In 2021, the world’s shipments of wood chips reached almost 35 million m3, close to the highest on record. Significant expansion of pulp capacity in China combined with a lack of domestic wood fiber has driven the global increase in traded wood chips over the past decade (see chart). About four-fifths of the trade was hardwood chips in 2021, predominantly destined for pulpmills in Asia, while the remaining volume was softwood chips.
According to the Wood Resource Quarterly, importation to China reached a new record-high of 14.8 million odmt in 2021, a 12 % increase from the previous year. This rise was a continuation of an unprecedented upward trend that started in 2008 when China imported only one million odmt. During the first four months of 2022, China’s wood fiber demand continued to rise and was 10% higher than during the same period in 2021, accounting for 56% of the world’s hardwood chip imports.
Outside of China, the trade of wood chips has been relatively stable over the past ten years, ranging between 19-21 million tons annually, except for 2020, when total shipments fell to just over 17 million tons. This decline is attributable to the short-term supply chain disruptions due to COVID-19 rather than a change in forest production trends. In early 2022, total imports to Asia (excluding China) and Europe were practically unchanged from 2021.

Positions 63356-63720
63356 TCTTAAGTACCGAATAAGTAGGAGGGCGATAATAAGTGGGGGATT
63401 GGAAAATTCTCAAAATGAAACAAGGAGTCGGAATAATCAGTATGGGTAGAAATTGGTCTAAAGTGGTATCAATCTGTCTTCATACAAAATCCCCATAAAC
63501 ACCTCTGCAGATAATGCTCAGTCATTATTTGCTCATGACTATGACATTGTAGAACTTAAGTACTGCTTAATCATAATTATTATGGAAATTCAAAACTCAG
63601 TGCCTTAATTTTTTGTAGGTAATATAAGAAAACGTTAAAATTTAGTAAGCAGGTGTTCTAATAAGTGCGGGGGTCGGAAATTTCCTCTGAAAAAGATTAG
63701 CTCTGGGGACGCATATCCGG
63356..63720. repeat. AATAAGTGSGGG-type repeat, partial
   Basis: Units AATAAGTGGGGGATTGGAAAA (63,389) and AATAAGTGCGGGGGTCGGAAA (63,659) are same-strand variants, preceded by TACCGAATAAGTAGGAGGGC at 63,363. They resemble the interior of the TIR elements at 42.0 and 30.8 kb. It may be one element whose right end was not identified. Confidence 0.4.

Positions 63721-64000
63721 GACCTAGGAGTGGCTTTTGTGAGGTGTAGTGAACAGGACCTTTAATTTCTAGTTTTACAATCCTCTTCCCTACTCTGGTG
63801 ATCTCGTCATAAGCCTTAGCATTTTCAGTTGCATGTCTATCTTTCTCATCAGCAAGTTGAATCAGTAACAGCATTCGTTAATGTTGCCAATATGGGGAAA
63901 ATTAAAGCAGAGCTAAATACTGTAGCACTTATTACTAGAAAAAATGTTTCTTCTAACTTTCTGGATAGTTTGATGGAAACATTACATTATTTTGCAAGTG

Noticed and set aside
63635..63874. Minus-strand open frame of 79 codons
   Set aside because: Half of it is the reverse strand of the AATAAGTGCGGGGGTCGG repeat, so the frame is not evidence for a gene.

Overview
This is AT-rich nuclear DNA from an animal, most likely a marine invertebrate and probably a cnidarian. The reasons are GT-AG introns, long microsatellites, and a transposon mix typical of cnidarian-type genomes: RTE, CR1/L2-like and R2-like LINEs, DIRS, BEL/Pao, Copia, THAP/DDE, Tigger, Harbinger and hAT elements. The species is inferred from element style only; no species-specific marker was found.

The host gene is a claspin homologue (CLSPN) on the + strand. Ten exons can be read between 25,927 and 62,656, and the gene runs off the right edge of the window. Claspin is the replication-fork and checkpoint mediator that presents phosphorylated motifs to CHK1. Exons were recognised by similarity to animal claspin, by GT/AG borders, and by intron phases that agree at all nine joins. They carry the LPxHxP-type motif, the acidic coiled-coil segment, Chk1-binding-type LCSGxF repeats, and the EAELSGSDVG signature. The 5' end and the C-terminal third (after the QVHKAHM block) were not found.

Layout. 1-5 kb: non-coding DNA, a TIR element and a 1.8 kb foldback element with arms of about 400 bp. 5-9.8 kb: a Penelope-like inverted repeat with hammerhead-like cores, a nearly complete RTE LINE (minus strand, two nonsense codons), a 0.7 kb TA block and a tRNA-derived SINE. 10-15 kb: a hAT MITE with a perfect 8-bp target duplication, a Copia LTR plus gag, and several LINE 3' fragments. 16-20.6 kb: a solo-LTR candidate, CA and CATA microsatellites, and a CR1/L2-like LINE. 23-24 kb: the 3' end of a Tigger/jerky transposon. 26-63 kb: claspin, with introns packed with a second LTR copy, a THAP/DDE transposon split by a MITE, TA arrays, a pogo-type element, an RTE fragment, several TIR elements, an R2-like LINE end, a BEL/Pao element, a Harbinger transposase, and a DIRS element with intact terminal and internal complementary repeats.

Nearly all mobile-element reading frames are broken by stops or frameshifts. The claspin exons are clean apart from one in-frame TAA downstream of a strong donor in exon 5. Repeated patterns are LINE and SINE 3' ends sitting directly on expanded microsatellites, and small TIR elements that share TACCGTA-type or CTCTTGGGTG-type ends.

When the investments in large-scale pulp mills in China began to take place in 2008, the preferred wood fiber was predominantly lower-cost and lower-quality Acacia wood chips from Vietnam, Thailand, and Indonesia. This started to change in 2013-2014 when pulpmills saw the cost and quality benefits of using higher density wood chips such as Eucalyptus Nitens and Eucalyptus Globulus from Australia and Chile. As a result, from 2012 to 2017, the high-yield fiber share of total imports dramatically increased from 11% to 47% of the total import volume.
However, in 2018, this five-year rise in market share leveled off and fell during 2019-2022 to only 30% in the 1Q/22. With the supply of hardwood fiber becoming tighter around the Pacific Rim, the fiber sourcing by Chinese pulpmills will likely continue to evolve, including the possibility of new regions coming into play.